One of the hardest parts of finishing my last book has turned out to be making the cover.
I’ve loved making covers in the past, but this time it’s hard, and a little scary. The cover is the first, and potentially the last, thing the reader will see. And yeah, we do judge books by their covers. A lot of good books may not be getting read right now because the author couldn’t afford to hire the task out, and didn’t have the requisite skills to do it alone.
Now, I’m not a graphic designer. I’m not even a graphic artist. I like Photoshop, I know a few tricks, and I look up a lot of tutorials. But there really isn’t anything out there to make creating a cover simple, or easy. There’s a reason these people spend years in school learning to do this – it’s a real skill.
There’s a lot more to making a book cover than I thought about before. When I did covers a few years back, I just sort of did whatever my mind’s eye saw. Sometimes I had great success, other times…less so. But that’s probably not going to fly this time around for several reasons.
For one thing, I’m writing a couple of series. One of the things writers need to consider when self-publishing is brand. Author branding is a science, and can’t be done haphazardly. Bad branding can torpedo a writer’s career, and doing a poor job of branding is easier than making a good one. And most writers need a great one, not a good one.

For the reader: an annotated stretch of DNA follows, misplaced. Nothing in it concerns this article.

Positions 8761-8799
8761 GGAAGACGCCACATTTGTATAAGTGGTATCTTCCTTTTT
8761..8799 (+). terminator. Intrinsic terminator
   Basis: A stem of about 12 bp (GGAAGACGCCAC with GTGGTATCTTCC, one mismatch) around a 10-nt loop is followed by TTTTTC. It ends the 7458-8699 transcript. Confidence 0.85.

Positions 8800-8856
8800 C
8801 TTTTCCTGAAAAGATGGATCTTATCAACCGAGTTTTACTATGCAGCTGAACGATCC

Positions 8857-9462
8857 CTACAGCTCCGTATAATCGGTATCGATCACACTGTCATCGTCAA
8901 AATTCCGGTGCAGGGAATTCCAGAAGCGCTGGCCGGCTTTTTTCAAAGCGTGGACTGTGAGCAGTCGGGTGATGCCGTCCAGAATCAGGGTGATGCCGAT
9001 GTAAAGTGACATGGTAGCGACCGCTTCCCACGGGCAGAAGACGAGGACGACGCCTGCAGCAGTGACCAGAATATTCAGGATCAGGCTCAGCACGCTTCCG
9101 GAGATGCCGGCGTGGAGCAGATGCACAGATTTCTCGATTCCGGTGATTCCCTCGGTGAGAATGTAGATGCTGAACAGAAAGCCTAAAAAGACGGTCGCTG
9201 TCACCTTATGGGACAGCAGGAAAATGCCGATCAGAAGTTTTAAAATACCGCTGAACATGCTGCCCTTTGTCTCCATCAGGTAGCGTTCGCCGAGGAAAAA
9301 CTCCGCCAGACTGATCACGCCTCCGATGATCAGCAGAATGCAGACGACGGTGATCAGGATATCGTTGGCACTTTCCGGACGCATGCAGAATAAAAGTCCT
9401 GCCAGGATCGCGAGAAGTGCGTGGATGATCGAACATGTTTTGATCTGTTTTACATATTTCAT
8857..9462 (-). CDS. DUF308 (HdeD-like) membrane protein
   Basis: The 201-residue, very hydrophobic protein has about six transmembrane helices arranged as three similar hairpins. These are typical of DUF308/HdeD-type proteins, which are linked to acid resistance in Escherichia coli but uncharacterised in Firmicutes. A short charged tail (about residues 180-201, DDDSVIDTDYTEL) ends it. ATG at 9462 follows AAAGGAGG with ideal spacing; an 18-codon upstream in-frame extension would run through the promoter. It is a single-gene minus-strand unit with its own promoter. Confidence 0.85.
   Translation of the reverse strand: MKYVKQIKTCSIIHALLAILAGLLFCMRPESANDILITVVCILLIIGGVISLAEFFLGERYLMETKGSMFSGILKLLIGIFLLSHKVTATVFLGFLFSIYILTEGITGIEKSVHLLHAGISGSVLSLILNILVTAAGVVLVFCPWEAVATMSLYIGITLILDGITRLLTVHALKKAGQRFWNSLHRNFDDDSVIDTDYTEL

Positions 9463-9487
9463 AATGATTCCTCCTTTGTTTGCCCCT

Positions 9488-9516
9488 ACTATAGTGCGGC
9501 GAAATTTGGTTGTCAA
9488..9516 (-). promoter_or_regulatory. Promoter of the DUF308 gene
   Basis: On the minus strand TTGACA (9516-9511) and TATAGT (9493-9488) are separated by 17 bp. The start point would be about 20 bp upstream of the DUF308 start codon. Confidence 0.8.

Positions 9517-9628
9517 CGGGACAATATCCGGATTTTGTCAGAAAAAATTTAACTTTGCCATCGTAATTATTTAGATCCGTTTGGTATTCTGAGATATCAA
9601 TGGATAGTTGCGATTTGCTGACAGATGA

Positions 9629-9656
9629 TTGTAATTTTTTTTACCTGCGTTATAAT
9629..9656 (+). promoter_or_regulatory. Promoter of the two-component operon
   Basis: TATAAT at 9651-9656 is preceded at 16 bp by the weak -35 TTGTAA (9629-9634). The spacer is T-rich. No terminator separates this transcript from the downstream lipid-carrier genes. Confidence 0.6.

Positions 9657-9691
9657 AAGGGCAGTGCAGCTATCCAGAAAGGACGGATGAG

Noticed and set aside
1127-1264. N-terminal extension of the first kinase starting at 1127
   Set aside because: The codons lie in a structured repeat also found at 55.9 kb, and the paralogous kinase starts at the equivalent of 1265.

So I have to find a way to make a brand. A recognizable name would help, but I don’t have that, so having consistent looks across a series is key. And the look has to fit what the genre is moving right now. I object vehemently to the fact gatekeepers still set this standard, and we, the indie authors, are still imitating them, but my vehement objections have all the influence of a fart in a hurricane.
My two problems are the same as always: Problem one is Money, and problem two is time.
My two problems are the same as always: Problem one is Money, and problem two is time. Hiring someone to do the cover is generally expensive. I can buy a pre-made cover, and that’s fine, but when I found out I only get the final product and not the actual Photoshop files so I can make future covers, I sort of lost interest. I could, I suppose, mimic what the artist has done, but…isn’t that stealing? I mean, it’s their design, their work. They deserve to be paid for it.
The twin tightropes of branding and genre match make the choices for these things difficult. I can’t make a cover that looks like a thriller when it’s a western, and I can’t make a fantasy cover for a mystery. Just don’t work, misleads readers, and you, the writer, look dumb.
Know what else ain’t as easy as it seems? The sales blurb on the back of the book.
Yep, covers are a toughie. Know what else ain’t as easy as it seems? The blurb. The sales blurb on the back of the book. Some of mine have been fine, they look good, they seem right, but…they don’t translate to sales. I can’t tell, of course, whether the problem is the cover – which ain’t gettin’ me as many click-throughs as I’d like – or the sales blurb, which…ain’t gettin’ me as many click-throughs as I’d like.
Revamping them takes time. See problem two above. I ain’t got it. And I don’t have money to hire a copy writer either, which, in case you don’t know, are extremely expensive.
I’ve got a bunch of short fiction I could tackle. A couple still seem okay to me, and I won’t update those much. I’d like to do the branding thing, like I said, but the covers are decent. I don’t know that they need an update. But the others all will need updating, and I simply don’t know if I’m up to the task.
I guess time will show. And sales. Sales might show too.